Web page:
Tutu warns on fundamentalism
New York - Religious fundamentalism is on the rise, Nobel laureate Desmond Tutu warned the United Nations on Wednesday, and he pointed to Iraq as a place where religious divisions threaten to disrupt the rebuilding of a shattered nation.
But the retired archbishop, who addressed a standing room-only crowd as part of a lecture series at the United Nations, also urged diplomats to embrace moderate religious values - charity and understanding - as a basis for their work.
In some countries, religious extremism has stepped into the power vacuums left by fall of dictatorships and the end of the Cold War, Tutu said.
"That is when fundamentalisms arise, because people then are deeply distressed by complexity," he said. "They look for simplistic answers." World Peace.
The Anglican cleric cited ethnic violence between Serbs and Muslims after the fall of communism in Yugoslavia, and said as a result of rivalry between Sunni and Shi'ite Muslims since the ouster of Saddam Hussein in Iraq "the power situation has been exacerbated."
SA faced similar vacuum
Tutu, whose activism against apartheid won him the Nobel Peace Prize in 1984, said South Africa faced a similar vacuum in the 1990s after the end of white rule. It avoided racial violence in part because of its Truth and Reconciliation Commission, which he headed.
On Wednesday, UN workers stood five-deep in a meeting-room balcony, craning for a glimpse of the white-haired activist as he delivered his speech sitting beside UN Secretary-General Kofi Annan.
Tutu has recently criticised the US-led war in Iraq, calling it "immoral" and saying it left the world a more dangerous place. On Wednesday he accused US President George W Bush of oversimplifying when he labelled Iran, Iraq and North Korea an "axis of evil" in January 2002.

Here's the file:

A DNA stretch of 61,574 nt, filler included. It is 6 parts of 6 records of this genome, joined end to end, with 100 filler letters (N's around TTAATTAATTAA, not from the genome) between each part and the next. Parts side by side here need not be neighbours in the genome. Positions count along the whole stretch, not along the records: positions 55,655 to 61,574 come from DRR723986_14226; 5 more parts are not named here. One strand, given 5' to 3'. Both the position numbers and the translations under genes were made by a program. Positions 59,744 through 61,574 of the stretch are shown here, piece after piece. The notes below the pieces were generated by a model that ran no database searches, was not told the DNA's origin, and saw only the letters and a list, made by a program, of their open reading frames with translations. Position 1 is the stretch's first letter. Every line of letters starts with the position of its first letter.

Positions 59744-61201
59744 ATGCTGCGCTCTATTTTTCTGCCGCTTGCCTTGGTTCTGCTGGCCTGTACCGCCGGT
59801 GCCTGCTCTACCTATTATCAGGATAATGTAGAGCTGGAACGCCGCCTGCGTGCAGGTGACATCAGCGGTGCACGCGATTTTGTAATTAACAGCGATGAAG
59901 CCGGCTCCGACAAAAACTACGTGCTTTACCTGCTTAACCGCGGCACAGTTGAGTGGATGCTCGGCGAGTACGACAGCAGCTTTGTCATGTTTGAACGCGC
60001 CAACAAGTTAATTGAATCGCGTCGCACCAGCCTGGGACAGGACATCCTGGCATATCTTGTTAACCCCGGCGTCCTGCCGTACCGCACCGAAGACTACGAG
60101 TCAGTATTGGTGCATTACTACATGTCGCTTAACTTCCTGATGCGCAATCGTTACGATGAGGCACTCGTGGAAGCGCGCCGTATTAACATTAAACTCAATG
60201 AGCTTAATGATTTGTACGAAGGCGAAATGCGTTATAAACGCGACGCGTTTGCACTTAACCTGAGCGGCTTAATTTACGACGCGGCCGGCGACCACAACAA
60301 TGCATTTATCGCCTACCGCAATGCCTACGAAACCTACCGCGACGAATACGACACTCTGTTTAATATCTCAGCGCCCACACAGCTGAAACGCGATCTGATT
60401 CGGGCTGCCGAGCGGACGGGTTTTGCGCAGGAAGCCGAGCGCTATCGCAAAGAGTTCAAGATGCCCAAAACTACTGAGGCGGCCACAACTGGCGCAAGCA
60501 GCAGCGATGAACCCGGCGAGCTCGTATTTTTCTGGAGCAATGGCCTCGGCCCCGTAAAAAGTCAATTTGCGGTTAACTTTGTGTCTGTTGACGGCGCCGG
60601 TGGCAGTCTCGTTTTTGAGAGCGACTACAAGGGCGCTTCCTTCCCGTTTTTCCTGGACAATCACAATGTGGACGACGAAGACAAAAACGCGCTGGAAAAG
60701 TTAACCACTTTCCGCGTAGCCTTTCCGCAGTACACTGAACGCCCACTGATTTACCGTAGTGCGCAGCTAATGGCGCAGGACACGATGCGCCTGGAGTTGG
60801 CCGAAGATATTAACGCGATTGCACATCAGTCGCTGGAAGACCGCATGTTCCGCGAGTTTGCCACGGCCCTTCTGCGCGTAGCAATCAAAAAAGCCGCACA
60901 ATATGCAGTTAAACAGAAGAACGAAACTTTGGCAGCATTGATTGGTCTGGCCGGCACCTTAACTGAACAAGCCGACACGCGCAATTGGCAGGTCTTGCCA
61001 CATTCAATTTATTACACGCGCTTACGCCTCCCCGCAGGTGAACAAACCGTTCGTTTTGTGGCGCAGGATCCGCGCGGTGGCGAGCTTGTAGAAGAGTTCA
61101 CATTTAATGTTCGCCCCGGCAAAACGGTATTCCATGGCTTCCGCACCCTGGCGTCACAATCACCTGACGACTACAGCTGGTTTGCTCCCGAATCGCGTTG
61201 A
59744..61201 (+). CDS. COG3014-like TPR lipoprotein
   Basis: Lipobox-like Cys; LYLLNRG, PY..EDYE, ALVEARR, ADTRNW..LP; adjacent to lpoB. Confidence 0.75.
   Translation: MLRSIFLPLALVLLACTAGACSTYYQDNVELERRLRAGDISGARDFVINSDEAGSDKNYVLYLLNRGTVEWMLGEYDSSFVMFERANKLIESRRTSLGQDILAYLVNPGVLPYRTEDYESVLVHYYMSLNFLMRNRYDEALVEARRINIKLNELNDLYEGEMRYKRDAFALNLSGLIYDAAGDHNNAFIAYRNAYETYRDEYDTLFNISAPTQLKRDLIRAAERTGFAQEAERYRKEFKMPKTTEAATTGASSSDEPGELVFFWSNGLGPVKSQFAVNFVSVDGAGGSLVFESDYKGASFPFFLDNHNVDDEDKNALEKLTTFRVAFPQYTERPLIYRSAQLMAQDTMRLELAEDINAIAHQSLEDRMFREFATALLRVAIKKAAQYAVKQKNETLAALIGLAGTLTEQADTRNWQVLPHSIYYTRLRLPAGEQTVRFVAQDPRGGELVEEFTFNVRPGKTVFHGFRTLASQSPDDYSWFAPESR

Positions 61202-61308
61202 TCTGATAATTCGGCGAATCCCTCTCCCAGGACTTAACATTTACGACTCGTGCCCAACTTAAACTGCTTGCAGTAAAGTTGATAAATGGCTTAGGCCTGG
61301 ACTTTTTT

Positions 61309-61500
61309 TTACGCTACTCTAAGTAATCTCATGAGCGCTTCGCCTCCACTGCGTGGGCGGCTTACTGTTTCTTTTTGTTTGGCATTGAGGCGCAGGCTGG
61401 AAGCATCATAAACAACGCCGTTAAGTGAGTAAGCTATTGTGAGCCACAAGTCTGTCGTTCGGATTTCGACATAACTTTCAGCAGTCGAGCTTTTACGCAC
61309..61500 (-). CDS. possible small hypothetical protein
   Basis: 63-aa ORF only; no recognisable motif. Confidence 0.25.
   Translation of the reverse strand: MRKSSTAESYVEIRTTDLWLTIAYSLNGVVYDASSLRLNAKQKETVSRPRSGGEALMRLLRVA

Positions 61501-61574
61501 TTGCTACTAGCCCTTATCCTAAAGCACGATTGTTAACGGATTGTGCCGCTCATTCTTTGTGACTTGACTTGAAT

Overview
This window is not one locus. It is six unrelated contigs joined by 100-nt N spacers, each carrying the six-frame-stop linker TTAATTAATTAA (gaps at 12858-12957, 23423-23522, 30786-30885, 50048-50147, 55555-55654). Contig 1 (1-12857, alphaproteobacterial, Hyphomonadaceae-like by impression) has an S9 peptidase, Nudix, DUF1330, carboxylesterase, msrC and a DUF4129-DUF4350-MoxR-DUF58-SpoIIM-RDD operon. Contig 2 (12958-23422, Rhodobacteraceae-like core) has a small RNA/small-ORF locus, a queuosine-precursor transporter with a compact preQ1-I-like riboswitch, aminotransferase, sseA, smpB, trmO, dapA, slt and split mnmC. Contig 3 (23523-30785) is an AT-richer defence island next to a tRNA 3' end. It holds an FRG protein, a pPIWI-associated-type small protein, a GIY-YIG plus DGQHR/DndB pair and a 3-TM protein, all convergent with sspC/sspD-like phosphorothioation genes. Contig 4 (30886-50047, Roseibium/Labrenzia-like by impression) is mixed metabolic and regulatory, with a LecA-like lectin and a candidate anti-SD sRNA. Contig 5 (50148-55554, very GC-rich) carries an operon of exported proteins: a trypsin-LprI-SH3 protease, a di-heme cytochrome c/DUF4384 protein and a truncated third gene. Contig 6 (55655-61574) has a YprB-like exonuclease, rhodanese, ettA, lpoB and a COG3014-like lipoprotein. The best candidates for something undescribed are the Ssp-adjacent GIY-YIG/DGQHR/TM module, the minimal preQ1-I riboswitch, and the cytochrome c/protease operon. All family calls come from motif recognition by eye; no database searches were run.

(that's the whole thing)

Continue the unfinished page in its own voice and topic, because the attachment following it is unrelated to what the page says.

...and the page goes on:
"People buy into that because they don't want to sit down and work out the complex nature of things," Tutu said.
The 72-year-old cleric reflected on his years as an anti-apartheid campaigner, saying one of his proudest moments was marching with Jewish and Muslim leaders during protests against the white government in 1989.
He also spoke of the psychological scars of apartheid, saying he was uneasy when he flew for the first time with an all-black flight crew on an African airline.
"I am shocked that I said to myself, 'There is no white man in there. Are these black guys going to be able to land?' I didn't know I had been so conditioned by apartheid."
Tutu said he believes all faiths seek the same God - "Christians don't have a corner on the God market," he joked - and he urged UN workers to see their work as a spiritual calling.
He also urged world leaders to work on eliminating poverty and injustice in developing countries, saying they - not holy texts - are the real cause of hatred.
"We will not win the war on terrorism unless we eliminate those root causes," Tutu said. WorldPeace.
Edited by Anthea Jonathan
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